Metal sculpture artist Jojo Jilbert has been living at the Gold Spike for the past nine months. The downstairs bartender Will says he only knows a handful of regulars, even though he’s worked there for six years. But Jilbert, who occasionally comes down to the bar for a Coors Light (what he calls “Gatorade”) is hard not to notice.
“He looks like Raiden from Mortal Kombat,” says Tom Portanova, a Gold Spike resident. Portanova has a video of Jilbert wearing a rice farmer hat moving alone on the dance floor surrounded by flashing pink and blue lights. Hats are a staple of his wardrobe. Fedoras are hung in a waving line on his small studio hallway. The space is crowded with heavy, bulky sculptures, including a dancing blue Avatar that his social cat Lucy, who acts like a dog, uses as a perch to gaze out the window into the Gold Spike’s backyard.
The apple doesn’t fall far from the tree. Jilbert is a people-person. Spending most of his life in Louisiana, his personality goes beyond southern hospitality. “I got something. I don’t know what I got, but if I could bottle that and sell it to you, I would.” And most would be willing to purchase it. Taking a concentrated dose of the 61-year-old’s energy would be more effective than any red eye coffee or bathroom key bump. “Most artists are ADD,” he says.”I’m ADD, XYZ and WD40.”
Jilbert sold his first sculpture, a cross made out of extension cord wire, when he was 7 years old. “I took my shoelace off my left foot and wore it to school the next day. Father Allender, a Catholic priest, said, ‘Little Joe, where’d you get that?’…He took me to the office. I thought I was in trouble because I didn’t have my lace on.” Instead, Father Allender offered him $5 for his makeshift necklace, but little Joe bargained for the bowl of hard candy sitting on his desk. “I thought I was the richest kid in the world. I had all this candy … I went out and threw it to all the kids in school.”
But sculpting is more than a natural impulse to create. Jilbert is one of 18 children. “I was not born as a child, I was born as a work mule,” he says. “We chopped and picked cotton and all kinds of stuff—a huge farm. I was born in Missouri. Misery, I call it.” It was on the farm, Jilbert says, before he made the shoestring necklace, when he was transported into an octahedron-shaped spaceship and scanned by aliens.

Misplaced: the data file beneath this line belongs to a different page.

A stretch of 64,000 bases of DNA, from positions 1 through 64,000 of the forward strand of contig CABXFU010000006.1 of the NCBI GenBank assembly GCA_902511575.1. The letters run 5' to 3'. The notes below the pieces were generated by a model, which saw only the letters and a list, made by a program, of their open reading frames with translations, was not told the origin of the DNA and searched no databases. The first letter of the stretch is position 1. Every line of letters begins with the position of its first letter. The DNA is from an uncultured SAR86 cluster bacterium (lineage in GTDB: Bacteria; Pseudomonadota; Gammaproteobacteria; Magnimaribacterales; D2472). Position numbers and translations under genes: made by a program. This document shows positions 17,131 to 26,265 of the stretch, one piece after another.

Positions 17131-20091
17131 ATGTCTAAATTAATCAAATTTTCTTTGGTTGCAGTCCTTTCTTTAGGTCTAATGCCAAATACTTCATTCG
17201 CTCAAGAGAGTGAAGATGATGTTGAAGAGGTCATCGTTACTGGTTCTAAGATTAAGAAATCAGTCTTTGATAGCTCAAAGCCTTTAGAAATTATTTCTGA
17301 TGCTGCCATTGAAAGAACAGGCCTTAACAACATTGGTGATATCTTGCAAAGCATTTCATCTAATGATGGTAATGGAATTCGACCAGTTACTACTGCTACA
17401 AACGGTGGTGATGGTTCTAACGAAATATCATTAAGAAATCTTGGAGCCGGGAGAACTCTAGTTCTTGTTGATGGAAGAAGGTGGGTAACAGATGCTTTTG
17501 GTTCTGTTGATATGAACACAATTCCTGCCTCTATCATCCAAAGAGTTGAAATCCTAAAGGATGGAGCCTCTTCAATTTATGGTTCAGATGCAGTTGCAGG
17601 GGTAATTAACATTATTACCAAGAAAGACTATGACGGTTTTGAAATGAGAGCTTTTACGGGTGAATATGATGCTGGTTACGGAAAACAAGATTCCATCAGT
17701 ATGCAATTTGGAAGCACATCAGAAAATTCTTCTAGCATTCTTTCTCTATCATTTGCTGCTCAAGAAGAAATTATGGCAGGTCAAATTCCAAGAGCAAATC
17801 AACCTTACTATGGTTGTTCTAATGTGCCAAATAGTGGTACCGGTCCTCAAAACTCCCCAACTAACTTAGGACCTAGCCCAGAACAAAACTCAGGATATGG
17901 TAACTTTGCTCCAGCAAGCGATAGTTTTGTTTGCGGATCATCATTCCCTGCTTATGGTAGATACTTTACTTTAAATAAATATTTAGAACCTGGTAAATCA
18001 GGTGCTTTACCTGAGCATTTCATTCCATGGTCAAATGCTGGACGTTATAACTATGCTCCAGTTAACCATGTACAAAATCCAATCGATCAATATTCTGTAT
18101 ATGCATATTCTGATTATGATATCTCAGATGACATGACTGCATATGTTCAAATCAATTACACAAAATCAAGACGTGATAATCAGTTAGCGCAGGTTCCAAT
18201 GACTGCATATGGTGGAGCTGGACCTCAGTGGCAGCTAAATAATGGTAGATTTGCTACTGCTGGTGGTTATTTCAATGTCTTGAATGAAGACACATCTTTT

“I was picked up,” he says. It was the early ‘60s when Americans feared communism and Soviet spies. “My family said ‘The Russians took Jojo! The Russians took Jojo!” He describes the experience as lava lamp-like bubbles flowing quickly over his body. The aliens looked human but were completely white. Since the scanning, Jilbert says he has been revisited twice, once in Florida after a DJing gig, the other time at Caesars Palace, signaling that he is in the right place. “It completely changed me,” he says. Before he was always quiet, always in the background. After the abduction is when he says his vibrant personality surfaced and he began to sculpt.
Since then he started collecting scrap metal and transforming it into sea horses, Matadors, mermaids and warriors. “[My family] would not let me take the trash out because it was not trash to me. I’d put that trash in the front yard, spread it out, and make things out of it. I didn’t care what it was.” His strategy for obtaining materials has stayed the same: taking unwanted metal from others. After moving from Missouri in his 20s, Jilbert spent most of his time in Baton Rouge where he sculpted, owned restaurants, DJed and started the Art and Seek program that benefits school art programs.
Jillbert has been working out of Larry’s Towing off Blue Diamond Road, outside in the heat in a welding mask and thick leather gloves for the last eight months. A welder and plasma cutter sits next to a trailer covered in car parts, screws and scrap metal that, to Jilbert, are horns or breasts or tails or navels. His experience is apparent through the hundreds of welding scars covering his arms and the way he treats a hand held cut-off saw and hunks of metal as if they were scrapbook scissors and construction paper. He works there for free and occasionally welds something for the guys in the the tow yard.
In July, Jilbert traveled to Yelm, Washington to build a 20-foot spaceship sculpture for a UFO festival. Jilbert’s friend and sound engineer Baron Bujol, who knew Jillbert from Baton Rouge and brought him out to Las Vegas, was his connection to UFOFest. The festival takes place at Triad Theater, which is owned and operated by Calamity Jayne, the owner of the famous Las Vegas music venue in the ‘80s.
“Jilbert said he would love to come up here because this is a very spiritually and cosmically aware community. Many are into ufology, new quantum physics and metaphysics,” Jayne says. “This is a magnet to Jojo. He is a very intuitive and passionate artist and totally in tune with this type of stuff. This is a very diverse town of extreme talent and he would fit right in with them.”
Jilbert says he knows his creations are not coming from him but from the aliens. A similar sentiment is shared by many artists who say when they are in a flow state, it’s as though something else is typing the keys or moving the paintbrush. But he doesn’t know why his creations and paranormal experience are connected. He is hoping to find out. He challenges skeptics to come hang out with him. “The impossible is possible,” he says.
Jojo Jilbert’s work can be seen at Therapy gastropub on Fremont East.